Creating a Community of Readers // PART 2: Turn Up the Heat!
Before you check out this post, make sure you read last week's post on Creating a Community of Readers // Part 1: Start Simple.
In that post, I featured 3 very simple ways that you can create a strong community of readers without even breaking a sweat!
Shall we continue our conversation on creating a community of readers? Today we're gonna roll up our sleeves a bit and turn up the heat on creating a community of readers. Don't worry, you've got this.
Ever read a book at the same time as your best friend? You talk about it, give your opinions, and argue about how it should have ended. Right? Give your students the same opportunity with a partner readership.
Here's how they work:
Partner up students with similar reading abilities and interests. This is key. Putting two students together that don't read at generally the same level and have opposite interests will not be successful.
Allow the partners to choose a book that they would like to read together. If this is your first time doing this type of activity, you may want to guide them with a few choices to help them be successful. Once they've chosen a book, help partner groups come up with a weekly reading schedule. (ex. During week 1, students will read up to chapter 3)
Assign a day or two (or three!) during the week for students to read their partner book independently. You may work it in to your schedule to have students read their partner book each morning when they arrive for 20 minutes. Or maybe it works out better to have them read it MWF during your reading block. Find time that works for your schedule.
Schedule in time for the partners to meet on a regular basis to talk about their book. Again - maybe your schedule allows 15 minutes on a Friday at the end of the day for partners to get together and talk about their book. When first developing your community of readers, you may find your readers need a little guidance with the discussion. Provide them with discussion prompts to help them get started. Once students really begin to learn the art of discussion through repeated experiences like this, the discussion will take off on its own.
Optional: Have students complete an engaging activity in response to their book. Decide on several activities for your students to complete and them to choose an activity to work on together.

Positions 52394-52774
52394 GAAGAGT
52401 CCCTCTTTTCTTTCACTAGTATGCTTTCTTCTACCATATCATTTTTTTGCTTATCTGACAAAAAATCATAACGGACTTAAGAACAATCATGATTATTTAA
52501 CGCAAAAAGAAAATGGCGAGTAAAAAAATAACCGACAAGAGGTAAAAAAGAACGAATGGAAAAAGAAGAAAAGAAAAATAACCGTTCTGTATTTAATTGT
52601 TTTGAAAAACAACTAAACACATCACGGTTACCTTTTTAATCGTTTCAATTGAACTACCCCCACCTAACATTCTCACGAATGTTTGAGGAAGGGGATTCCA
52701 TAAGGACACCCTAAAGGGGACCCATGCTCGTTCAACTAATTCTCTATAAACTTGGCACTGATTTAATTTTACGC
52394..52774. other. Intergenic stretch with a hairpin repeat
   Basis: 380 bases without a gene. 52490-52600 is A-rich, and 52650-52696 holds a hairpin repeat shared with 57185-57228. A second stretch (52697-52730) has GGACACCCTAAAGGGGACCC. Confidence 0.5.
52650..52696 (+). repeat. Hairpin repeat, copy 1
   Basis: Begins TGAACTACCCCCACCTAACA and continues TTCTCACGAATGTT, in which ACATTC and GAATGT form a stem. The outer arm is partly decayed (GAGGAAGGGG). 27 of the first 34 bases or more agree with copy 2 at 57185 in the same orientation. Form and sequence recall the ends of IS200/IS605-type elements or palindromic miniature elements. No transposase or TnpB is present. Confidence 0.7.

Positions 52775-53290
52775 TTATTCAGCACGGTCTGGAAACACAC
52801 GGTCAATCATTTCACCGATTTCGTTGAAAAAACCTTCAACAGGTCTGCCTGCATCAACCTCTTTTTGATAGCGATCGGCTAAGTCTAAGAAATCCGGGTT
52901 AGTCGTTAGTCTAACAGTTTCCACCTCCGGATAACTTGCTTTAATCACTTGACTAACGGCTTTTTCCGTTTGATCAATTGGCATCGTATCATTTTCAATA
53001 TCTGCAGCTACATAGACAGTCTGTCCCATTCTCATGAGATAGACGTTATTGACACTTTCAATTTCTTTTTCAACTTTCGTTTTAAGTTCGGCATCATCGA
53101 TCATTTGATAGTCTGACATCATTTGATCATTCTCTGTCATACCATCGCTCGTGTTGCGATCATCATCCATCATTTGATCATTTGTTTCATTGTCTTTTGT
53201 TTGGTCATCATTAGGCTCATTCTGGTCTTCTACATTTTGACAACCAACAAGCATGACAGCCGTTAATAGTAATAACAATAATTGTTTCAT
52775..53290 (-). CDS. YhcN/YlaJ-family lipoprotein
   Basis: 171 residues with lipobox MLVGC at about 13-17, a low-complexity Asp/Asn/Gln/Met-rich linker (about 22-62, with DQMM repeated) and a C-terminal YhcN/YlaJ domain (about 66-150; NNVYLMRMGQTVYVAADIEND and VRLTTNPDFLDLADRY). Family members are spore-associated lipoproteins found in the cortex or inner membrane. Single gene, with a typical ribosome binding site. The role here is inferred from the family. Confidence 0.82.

You May Also Like to Read:
Literature circles are one of the most traditional ways that teachers have encouraged a strong reading community. Literature circles work best when the school year is well underway and you have a good understanding of all your reader's abilities. Both picture books and chapter books work for this learning format, so literature circles can work for varying reading levels.
Here's how it works:
Group students into book groups. Choose a book for each group to read in their literature circle.
Students read an assigned amount of the text on their own. You may have students complete a specific activity sheet in preparation for their group meeting. Traditionally students are assigned a specific reading role (word collector, questioner, summarizer, illustrator, connector), however, you can choose what works best for your students.
Students meet regularly in their groups to share their thoughts about their assigned reading. During their meeting, students can report back about their reading role, or share information that they recorded about their reading. Students talk about the characters, the plot, their opinions, and other things related to their reading.
Option: Students complete a culminating activity in response to their reading.
Totally new to literature circles? I've got you covered. Check out my "Getting Started with Literature Circles" unit. I walk you through from start to finish on how to set up and conduct literature circles in your classroom.
You May Also Like to Read: USING LITERATURE CIRCLES IN THE UPPER ELEMENTARY CLASSROOM
I love author studies. I didn't realize how much I loved certain authors until I tried author studies in my own classroom. If you're looking for a sure-fire way to hook your readers to a specific author or genre, then you've gotta give author studies a try.
Here's how it works:
Choose an author that you know will connect with your readers. This author could be a picture book author or a chapter book author, depending on the age of your learners. I love picture book authors like Chris Van Allsburg, Patricia Polacco, and Eve Bunting, because even though they write picture books, the themes in their books were still appropriate for my 4th graders.
Choose several books by that author to read aloud to your students, or have them read in groups. Use these books to teach the skills and strategies that your reading curriculum requires.
Have students complete an array of activities in response to each books. These activities can include character development maps, sequencing activities, small group discussion...etc.)
You May Also Like To Read:
If you're looking for something ready to go, you can check out my author studies that are ready to go! Click on any picture below for more details:
There you have it, 3 more ways, although slightly more involved, to create a community of readers in your classroom.